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Good Mediators Ask Why?

Why? is the first and perhaps most important question good mediators ask. It’s a question you can never ask too often, but it’s asked far too seldom.

A key rule for trial lawyers is to never ask Why? unless you already know the answer, because if you don’t know, the person you’re questioning may provide an answer that undermines your case. As a mediator, however, you get to be a rule-breaker.

An attorney typically assumes she knows why her client wants to sue —money. And for an attorney who works in the world of rights and remedies, that assumption is fine.

For mediators, however, that same assumption is toxic. People don’t really go to lawyers or mediators to get money. It’s not an economic system. It’s the justice system. People seek justice when they believe they’ve been wronged.

Perhaps they want money, but they usually want more than that — to express outrage, get revenge, teach wrongdoers a lesson, or make sure that nobody else suffers this same injustice. Asking Why? helps you determine what the parties really want.

Give clients what they really need to make a final decision. When the time comes to settle a case, clients want to know that

  • They’re not being taken advantage of.

  • They’re not getting less than the defendant is willing to pay or paying more than the plaintiff would accept.

  • They’re making the decision. (Nobody’s holding a gun to their head.)

Any one of these items can be a deal-breaker. Asking Why? is one of the best ways to diagnose which of these potential deal-breakers, if any, are influencing the parties.

Here’s an example of a case in which the question Why? revealed the real reason why the person was suing and broke impasse:

Q. “Why do you want at least six figures in settlement of your malpractice suit against the dialysis center where your wife died?”
A. “Because I told my attorney when I hired him that I’d read in the paper about a veterinarian who paid $25,000 for the death of a dog. That’s what the dialysis center offered me not to file suit. A dog! If the insurance carrier pays anything less than $100,000, they’ll be treating my wife no better than a dog.”
Q. “Why will $100,000 make you feel like justice has been done, though? Why do you envision yourself being satisfied with that figure?”
A. “Well, I’d like to make myself a photo studio. I used to be a professional photographer, but that was 40 years ago. Now that I’m retired and a widow, I need something productive to do. After paying attorneys’ fees and expenses, I’d receive only $57,000, and I’m told that I’ll have to pay taxes on that, so it’ll all boil down to the price of that dog — $25,000 in my pocket. That’s the absolute minimum amount I’d need to set up my photo studio. It may also allow me to contribute to my granddaughter’s university fees. If I can’t help her out with tuition, I’m afraid she’s going to drop out.”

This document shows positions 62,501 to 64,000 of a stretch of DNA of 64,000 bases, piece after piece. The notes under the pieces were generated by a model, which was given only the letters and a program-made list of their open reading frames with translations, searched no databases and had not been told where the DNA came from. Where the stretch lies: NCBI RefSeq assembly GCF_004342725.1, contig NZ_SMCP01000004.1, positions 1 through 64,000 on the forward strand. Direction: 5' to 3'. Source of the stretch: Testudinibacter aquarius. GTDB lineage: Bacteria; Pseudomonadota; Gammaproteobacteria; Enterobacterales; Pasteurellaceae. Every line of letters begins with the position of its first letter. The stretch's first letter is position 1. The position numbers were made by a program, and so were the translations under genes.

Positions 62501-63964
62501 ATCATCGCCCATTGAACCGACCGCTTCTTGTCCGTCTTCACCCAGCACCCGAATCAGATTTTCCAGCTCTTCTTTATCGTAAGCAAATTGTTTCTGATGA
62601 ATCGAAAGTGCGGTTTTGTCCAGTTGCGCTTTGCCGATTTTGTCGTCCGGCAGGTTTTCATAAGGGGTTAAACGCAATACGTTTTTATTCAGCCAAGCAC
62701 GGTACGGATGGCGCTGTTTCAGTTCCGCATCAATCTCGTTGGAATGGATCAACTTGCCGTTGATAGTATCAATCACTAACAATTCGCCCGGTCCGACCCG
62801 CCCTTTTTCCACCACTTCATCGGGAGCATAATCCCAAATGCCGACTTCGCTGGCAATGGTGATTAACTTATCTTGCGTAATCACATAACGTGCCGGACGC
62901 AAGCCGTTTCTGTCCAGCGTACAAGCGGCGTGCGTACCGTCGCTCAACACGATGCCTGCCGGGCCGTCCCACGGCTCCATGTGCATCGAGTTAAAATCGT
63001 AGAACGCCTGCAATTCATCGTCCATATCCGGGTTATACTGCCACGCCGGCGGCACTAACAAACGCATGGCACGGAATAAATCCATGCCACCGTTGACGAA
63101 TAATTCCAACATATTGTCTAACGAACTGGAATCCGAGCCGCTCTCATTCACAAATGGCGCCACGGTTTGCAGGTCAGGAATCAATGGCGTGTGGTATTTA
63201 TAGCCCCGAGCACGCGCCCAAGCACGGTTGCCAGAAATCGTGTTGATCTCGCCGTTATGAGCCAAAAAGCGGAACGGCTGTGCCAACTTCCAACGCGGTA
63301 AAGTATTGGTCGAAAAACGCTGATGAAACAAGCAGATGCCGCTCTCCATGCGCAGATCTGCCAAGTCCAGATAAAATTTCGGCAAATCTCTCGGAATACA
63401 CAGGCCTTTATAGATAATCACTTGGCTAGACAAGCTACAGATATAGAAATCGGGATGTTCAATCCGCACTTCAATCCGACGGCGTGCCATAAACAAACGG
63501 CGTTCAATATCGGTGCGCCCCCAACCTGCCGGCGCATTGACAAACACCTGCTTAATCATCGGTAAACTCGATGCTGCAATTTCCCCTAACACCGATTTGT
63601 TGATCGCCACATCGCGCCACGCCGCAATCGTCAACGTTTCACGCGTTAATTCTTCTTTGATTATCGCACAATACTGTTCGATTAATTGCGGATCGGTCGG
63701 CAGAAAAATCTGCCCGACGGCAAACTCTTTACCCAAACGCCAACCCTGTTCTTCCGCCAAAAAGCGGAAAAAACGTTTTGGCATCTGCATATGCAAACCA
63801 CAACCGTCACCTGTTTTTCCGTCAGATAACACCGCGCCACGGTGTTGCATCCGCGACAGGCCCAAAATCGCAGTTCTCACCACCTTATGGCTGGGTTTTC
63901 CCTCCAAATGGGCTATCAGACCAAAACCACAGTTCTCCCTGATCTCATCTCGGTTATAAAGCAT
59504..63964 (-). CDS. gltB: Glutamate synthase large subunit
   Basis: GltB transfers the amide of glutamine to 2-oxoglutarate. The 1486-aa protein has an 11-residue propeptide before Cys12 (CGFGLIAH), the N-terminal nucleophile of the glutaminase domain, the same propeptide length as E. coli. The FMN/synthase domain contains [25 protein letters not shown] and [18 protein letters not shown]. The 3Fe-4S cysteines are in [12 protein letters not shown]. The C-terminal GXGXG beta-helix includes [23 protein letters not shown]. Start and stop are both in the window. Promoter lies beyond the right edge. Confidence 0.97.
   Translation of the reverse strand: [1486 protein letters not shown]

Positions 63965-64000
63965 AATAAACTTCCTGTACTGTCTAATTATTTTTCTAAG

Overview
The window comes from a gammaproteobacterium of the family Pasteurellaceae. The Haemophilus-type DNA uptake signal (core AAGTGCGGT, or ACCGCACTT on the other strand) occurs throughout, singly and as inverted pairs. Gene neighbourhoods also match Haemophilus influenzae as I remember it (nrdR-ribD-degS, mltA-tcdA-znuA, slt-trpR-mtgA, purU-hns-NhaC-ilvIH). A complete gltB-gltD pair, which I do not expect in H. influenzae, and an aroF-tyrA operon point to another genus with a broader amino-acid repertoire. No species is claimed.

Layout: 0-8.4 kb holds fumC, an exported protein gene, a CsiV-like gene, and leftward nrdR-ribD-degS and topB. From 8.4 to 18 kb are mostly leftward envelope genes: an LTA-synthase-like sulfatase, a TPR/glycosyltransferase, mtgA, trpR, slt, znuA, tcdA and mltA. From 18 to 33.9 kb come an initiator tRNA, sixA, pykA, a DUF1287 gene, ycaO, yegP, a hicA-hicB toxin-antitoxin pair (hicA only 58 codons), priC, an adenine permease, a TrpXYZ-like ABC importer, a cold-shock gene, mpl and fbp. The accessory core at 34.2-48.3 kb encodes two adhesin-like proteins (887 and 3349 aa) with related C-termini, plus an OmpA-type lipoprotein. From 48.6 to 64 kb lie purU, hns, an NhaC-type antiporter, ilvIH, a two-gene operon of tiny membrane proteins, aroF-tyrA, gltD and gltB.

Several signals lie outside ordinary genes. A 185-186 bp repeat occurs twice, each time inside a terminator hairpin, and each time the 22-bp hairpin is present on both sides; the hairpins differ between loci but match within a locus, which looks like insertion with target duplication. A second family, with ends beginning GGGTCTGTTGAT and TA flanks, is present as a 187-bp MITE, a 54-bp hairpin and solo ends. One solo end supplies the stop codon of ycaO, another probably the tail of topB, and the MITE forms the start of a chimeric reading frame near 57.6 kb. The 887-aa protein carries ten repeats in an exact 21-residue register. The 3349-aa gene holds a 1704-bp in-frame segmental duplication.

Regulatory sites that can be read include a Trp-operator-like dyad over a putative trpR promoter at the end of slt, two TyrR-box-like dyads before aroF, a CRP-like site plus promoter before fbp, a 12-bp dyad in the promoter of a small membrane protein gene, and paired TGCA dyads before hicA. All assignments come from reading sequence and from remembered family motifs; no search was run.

Something about his concern for his granddaughter and his plans to make a better life for himself softened the insurance carrier to pay him $100,000 for his loss. She stopped feeling as though he was just trying to get money out of her pocket. His story moved her.

She realized he had similar desires to her own. “I worry about my own daughter,” she said. “I had an ample college fund, but then the recession hit, my husband left me, and I had to invade her savings account to pay the mortgage or I would have lost the house.”

But don’t think emotion is the only path toward resolution. In an example of what some mediators call a “pure money case” — the reimbursement of an overpayment by an insurance carrier to a physician — the two sides were stuck at a number: $107,500 exactly.

The defendant physician thought the insurance carrier (owned by doctors) was trying to chisel him. He saw no reason why he had to repay them the $250,000 they’d negligently credited to his account. He was willing to pay some of it back, but more than $50,000 seemed wrong to him.

After hours of bargaining, the mediator pulled the insurance carrier and its attorney aside and asked, “Why $107,500 exactly?” In this case, the question Why? revealed one of the greatest contributors to impasse — the hidden constraint tying one of the party’s hands. “We settled another case exactly like this one,” said the insurance carrier.

“We overpaid a lot of doctors, including some who are on our board of directors. In our settlement agreement with one of them, we promised that we wouldn’t settle with anyone else for less than 43 percent of the total we overpaid. In this case, that’s $107,500. We genuinely can’t go under that number or we’d be in breach of contract.”

“May I tell that to the plaintiff?” the mediator asked. “I believe it will help break impasse.”

Sure enough, as soon as the physician found out that a principle of basic fairness (everyone in the same situation should be treated the same) was underlying the offer, the justice issue underlying the money issue evaporated, and the case settled . . . for exactly $107,500.

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